This is one of those books where the more I think about it, the more I think I liked it.
Nexus is about a drug called – guess what? – Nexus. It’s an illegal nano-drug that exists in 2040, that humans can use to connect; mind-to-mind, brain-to-brain. A young scientist named Kade finds a way to improve Nexus – to make it’s effects permanent. When he’s caught by the government, he’s forced into an international fight between those to want to eradicate Nexus and those who want to unleash it.
My thoughts about this book are so MIXED, but ultimately positive. The book starts off kind of slow – the software lingo was hard to get in to, and I was thiiiiiissss close to DNF-ing it. But then around page 200 BAM! It picked up and I read the next 250 pages in one sitting. I’m glad I stuck with it.
Basically in this near-future, nano-drugs and biological enhancement are a thing. Some humans have gotten things done to them to make them faster, stronger, more durable, etc. Nexus is something considered dangerous by the government, because it gives people the ability to connect their minds – to see memories, read thoughts, communicate telepathically. There are official terms in this world such as “transhuman” and “posthuman”, distinguishing just how many changes a person can make to his or her self before they are no longer considered human, and therefore no longer protected by basic human rights.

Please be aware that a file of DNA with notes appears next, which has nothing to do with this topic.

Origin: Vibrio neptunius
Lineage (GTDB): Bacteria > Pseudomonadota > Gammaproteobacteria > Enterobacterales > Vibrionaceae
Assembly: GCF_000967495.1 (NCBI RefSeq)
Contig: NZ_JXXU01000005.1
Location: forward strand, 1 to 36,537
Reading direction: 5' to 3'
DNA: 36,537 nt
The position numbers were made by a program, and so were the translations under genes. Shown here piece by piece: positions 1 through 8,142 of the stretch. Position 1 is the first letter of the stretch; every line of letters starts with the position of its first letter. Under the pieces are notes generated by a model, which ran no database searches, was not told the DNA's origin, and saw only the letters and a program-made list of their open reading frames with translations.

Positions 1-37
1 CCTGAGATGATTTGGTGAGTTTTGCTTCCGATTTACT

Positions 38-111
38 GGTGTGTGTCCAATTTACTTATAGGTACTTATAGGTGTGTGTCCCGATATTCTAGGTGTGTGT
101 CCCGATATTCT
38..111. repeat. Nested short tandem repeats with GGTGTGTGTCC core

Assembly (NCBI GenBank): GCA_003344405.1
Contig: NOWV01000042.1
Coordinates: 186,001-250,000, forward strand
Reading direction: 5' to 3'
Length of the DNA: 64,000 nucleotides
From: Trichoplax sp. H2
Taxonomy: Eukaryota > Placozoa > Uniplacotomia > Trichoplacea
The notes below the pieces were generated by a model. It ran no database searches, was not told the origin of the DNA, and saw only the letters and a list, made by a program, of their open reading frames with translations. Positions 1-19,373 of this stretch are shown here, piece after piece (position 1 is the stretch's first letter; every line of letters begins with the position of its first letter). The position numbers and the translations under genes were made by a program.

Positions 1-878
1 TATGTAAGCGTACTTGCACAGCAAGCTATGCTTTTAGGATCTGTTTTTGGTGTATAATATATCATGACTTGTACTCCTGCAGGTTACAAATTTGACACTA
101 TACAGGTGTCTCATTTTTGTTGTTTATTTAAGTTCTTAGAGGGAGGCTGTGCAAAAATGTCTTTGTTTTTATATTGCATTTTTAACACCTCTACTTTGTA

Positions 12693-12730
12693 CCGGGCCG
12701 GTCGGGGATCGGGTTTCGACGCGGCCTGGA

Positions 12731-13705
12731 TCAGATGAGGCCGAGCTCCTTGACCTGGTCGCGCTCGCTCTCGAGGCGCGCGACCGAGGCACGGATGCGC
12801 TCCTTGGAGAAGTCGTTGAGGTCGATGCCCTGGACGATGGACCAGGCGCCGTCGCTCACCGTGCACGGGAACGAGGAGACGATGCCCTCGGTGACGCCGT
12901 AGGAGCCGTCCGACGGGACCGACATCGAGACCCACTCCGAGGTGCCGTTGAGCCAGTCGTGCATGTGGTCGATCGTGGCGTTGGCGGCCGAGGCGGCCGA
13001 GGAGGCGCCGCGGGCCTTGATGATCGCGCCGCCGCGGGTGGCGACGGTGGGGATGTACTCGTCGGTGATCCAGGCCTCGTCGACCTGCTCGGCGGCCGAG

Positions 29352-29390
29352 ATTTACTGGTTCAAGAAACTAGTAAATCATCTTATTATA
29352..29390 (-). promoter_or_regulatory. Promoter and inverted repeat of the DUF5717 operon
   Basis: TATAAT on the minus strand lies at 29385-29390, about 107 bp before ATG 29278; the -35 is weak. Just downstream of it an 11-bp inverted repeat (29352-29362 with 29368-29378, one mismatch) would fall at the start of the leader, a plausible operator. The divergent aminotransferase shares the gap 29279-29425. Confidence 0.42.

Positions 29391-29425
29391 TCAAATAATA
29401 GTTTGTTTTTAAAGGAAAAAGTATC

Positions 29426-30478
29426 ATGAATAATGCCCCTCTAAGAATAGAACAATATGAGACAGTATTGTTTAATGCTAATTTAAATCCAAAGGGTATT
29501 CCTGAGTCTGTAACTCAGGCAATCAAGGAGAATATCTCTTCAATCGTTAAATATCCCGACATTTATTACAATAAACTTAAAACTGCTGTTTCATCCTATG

The story wasn’t exactly the best. Like I said, it started off slow. I liked the characters Kade and Wats, but felt like we didn’t get to learn quite enough about them. Sam was the other main character, and I think I liked her but she was so messed up that her actions didn’t always make sense to me. But the action definitely picks up in the second half of the book, and I was biting my fingernails while reading because things were getting intense. And it gave me a lot of food for thought – Are we on our way to this kind of future, where bioengineering is so common? When and how will the lines between humans and software machines start to blur? Would I take Nexus if I was in this world?
It made for some really interesting discussions with my honeyman when I was done reading, and I am more curious about some of the nanotechnology presented in the book. I want to check out one of Naam’s other books, a non-fiction book called More Than Human: Embracing the Promise of Biological Enhancement. Oh yeah, Ramez Naam isn’t just some new sci-fi author! He apparently helped invent Internet Explorer and Outlook, and he was the CEO of a nanotechnology company, so he obviously knows his subject matter! I dig that.
OH, and there’s a sequel to Nexus coming out in August! It’s called Crux, and I’m looking forward to reading it.
Sarah Says: 4 stars